The New California Administration Steps In

On January 25th the Newsom administration showed that it takes AB 72 and existing Housing Element Law seriously, as it sued the City of Huntington Beach (City), alleging that the City’s 2013 Housing Element violates the Housing Element Law, and the City has failed to enact an amendment bringing the 2013 Housing Element into substantial compliance with the law.

Specifically, the lawsuit focuses on the City’s 2015 amendment to its Beach and Edinger Corridors Specific Plan (Plan) that reduced the maximum number of allowable housing units in the Plan. Given that the City’s 2013 Housing Element relied almost solely on additional housing units in the Plan area to meet the City’s RHNA allocation and the 2015 amendment reduced permitted units below the RHNA allocation, HCD nullified its certification of the City’s 2013 Housing Element. The City thereafter responded to HCD (and to litigation brought by affordable housing advocates) by drafting an amendment to its housing element, which HCD approved. However, in March 2016 the city council unanimously rejected the amendment, and the City has taken no subsequent action to address the 2015 Plan amendment or the fact that its 2013 Housing Element has been deemed non-complaint by HCD.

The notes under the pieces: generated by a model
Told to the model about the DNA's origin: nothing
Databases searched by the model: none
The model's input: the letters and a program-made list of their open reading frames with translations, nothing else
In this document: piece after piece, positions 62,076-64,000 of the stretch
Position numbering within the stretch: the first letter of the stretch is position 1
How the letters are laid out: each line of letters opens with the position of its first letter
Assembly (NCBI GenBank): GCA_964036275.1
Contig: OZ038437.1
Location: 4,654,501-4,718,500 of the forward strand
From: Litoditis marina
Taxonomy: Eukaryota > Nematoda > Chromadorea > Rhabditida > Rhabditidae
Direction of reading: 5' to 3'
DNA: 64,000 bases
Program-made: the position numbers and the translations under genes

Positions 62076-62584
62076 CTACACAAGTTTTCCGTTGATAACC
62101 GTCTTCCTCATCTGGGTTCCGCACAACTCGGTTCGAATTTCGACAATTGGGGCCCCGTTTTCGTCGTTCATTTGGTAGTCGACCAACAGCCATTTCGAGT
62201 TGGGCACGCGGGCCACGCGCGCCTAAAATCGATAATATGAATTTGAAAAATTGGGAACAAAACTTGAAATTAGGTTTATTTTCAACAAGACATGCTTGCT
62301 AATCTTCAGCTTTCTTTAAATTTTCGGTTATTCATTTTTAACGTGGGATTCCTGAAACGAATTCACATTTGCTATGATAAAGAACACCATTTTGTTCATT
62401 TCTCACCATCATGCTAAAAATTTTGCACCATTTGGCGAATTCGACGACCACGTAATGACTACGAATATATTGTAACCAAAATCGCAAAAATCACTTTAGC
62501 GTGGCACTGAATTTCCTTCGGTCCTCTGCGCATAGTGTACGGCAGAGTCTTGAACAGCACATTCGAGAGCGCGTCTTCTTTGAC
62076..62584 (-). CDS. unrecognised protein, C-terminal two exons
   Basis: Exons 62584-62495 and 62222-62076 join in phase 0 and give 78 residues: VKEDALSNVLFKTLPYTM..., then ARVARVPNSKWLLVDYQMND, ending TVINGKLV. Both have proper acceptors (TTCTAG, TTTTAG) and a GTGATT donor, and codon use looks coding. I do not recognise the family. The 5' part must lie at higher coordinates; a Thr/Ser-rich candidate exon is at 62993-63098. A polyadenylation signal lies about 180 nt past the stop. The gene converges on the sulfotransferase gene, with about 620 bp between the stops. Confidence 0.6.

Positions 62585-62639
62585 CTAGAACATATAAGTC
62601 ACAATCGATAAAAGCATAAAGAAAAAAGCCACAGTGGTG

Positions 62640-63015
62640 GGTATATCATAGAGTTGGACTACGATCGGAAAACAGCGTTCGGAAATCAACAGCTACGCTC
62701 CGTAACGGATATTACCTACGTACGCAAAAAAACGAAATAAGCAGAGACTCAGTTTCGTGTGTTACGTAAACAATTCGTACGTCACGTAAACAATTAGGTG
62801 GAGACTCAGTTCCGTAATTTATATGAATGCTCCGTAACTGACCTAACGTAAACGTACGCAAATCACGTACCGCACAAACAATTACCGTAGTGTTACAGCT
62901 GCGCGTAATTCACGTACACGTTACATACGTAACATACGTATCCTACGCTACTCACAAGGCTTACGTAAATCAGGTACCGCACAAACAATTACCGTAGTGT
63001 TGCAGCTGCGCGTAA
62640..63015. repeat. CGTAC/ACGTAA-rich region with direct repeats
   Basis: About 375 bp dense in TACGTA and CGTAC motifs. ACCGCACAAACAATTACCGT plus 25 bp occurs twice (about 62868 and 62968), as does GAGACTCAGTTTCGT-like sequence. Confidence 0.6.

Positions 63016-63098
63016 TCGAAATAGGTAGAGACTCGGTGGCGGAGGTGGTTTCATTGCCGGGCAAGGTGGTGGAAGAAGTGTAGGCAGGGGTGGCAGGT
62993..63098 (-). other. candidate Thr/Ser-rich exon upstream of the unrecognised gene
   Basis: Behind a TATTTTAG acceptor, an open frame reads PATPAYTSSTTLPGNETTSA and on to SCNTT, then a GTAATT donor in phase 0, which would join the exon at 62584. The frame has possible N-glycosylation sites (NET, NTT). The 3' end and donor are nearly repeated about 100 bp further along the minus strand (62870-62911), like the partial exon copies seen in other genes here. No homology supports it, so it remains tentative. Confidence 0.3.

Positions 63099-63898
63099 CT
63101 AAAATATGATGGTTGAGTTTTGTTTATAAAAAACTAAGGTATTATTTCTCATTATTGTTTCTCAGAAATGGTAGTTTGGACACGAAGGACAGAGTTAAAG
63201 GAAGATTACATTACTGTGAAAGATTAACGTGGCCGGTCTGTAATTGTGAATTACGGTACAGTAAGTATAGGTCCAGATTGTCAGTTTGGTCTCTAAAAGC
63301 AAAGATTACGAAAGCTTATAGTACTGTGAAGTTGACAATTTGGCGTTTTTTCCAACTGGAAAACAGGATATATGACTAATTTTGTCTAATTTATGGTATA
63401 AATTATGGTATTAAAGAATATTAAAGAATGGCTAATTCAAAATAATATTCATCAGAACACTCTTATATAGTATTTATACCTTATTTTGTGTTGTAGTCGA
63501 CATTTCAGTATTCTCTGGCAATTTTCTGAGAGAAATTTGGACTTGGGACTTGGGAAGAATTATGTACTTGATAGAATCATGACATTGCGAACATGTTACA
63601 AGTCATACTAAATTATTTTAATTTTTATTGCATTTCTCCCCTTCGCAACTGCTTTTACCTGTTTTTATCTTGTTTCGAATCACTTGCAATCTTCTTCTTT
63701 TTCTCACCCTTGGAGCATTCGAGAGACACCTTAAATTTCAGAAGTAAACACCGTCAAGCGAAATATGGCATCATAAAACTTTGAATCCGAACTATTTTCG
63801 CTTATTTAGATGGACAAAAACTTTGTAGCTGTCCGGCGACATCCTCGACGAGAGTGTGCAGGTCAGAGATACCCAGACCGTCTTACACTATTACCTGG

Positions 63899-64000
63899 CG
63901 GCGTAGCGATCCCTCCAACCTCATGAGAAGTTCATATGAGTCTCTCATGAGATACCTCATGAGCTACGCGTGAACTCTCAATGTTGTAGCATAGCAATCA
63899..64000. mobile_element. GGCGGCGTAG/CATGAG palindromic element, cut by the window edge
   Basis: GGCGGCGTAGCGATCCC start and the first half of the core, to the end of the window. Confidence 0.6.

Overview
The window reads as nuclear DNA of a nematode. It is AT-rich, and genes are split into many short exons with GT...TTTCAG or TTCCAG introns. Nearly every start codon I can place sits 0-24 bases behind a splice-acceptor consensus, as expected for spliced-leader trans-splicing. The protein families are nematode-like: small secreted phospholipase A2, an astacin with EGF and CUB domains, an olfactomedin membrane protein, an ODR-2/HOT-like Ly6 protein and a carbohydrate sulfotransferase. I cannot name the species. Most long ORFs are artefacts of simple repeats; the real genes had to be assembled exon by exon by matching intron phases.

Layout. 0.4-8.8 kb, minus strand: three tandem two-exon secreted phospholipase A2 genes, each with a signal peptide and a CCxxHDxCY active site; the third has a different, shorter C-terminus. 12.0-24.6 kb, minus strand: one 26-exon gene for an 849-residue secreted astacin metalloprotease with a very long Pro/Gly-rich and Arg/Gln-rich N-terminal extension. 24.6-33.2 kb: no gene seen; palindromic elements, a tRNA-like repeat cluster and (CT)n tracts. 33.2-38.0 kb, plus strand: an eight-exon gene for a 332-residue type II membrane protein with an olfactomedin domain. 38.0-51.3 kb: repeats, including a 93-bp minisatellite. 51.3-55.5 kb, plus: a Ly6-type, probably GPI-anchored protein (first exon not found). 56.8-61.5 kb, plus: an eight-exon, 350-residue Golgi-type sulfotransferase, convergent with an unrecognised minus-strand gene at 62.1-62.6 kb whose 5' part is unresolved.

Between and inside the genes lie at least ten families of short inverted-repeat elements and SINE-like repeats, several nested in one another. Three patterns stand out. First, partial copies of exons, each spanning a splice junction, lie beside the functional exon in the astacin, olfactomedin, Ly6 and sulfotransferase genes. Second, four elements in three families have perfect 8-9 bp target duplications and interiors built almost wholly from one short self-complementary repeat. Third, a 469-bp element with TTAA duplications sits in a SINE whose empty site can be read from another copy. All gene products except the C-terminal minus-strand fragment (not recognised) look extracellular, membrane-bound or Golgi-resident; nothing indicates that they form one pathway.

Conclusion and Implications

Given the unanimous City Council rejection in 2016 of the Plan amendment and more recent comments by City officials, it appears that the City is taking a defiant pose. In 2018 City Council member Kim Carr claimed that the RHNA is “inflated and based on faulty data” and stated “I do not support the state dictating to the city how many homes we need to build or penalizing the city for failing to do so.” In response to the lawsuit, Huntington Beach City Attorney Michael Gates accused the state of unfairly targeting the City. Then, immediately following the state’s lawsuit, the City filed suit against the state, alleging that SB 35, which requires housing projects to be approved faster if they offer affordable housing and meet certain other conditions, is unconstitutional and impermissibly interferes with municipal affairs.

While the outcome of both lawsuits is uncertain, the illustrate that the Newsom administration appears ready and willing to aggressively enforce existing housing law (while almost certainly seeking further pro-housing development changes) and that many local governments will just as aggressively attempt to maintain as much local control over housing development as possible. For more information regarding California’s action against the City of Huntington Beach, see,

(Alex DeGood)